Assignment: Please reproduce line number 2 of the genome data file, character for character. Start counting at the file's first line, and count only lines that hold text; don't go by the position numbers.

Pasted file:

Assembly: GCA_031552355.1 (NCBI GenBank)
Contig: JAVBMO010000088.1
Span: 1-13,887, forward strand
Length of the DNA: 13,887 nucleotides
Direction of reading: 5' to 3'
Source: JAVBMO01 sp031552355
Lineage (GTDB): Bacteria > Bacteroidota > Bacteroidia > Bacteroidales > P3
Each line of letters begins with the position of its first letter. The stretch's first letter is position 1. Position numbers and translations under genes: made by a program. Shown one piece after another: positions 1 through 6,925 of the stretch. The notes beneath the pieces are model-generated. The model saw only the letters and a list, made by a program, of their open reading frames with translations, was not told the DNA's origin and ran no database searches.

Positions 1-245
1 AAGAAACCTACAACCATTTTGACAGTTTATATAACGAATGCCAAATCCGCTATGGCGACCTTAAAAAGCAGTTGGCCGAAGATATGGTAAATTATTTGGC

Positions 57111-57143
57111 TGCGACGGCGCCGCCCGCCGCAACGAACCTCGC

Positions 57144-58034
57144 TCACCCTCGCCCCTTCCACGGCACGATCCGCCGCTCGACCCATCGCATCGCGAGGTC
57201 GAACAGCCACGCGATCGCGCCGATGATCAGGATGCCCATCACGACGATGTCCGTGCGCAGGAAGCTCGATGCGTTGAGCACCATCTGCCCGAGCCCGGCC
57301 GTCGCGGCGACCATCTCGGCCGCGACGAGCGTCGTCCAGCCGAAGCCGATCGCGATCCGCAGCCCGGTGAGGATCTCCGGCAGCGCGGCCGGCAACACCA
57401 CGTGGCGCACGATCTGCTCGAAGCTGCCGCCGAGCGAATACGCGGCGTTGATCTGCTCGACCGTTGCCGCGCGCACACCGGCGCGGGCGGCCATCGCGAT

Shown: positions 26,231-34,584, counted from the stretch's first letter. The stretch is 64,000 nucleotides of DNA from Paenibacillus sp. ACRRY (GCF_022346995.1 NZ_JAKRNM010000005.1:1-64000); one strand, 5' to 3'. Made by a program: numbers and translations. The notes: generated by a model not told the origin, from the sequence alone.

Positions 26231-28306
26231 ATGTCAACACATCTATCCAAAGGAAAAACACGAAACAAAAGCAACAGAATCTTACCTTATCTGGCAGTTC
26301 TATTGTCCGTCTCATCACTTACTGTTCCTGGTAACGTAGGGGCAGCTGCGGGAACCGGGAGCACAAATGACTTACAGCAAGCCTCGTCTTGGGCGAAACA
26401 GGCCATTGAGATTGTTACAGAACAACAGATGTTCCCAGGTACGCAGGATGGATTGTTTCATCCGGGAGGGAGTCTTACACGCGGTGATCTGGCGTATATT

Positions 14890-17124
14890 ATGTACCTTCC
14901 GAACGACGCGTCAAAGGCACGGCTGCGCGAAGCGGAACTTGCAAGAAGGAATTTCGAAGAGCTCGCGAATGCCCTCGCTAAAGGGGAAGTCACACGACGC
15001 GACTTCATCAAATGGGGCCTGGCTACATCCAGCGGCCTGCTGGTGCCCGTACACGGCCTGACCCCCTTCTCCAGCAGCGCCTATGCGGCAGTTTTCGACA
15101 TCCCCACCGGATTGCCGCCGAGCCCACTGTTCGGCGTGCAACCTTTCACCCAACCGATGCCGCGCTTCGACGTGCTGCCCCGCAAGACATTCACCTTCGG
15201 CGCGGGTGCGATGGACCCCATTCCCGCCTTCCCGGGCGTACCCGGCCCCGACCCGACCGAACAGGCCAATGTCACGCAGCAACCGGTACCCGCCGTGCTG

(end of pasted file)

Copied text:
Contig: JAVBMO010000088.1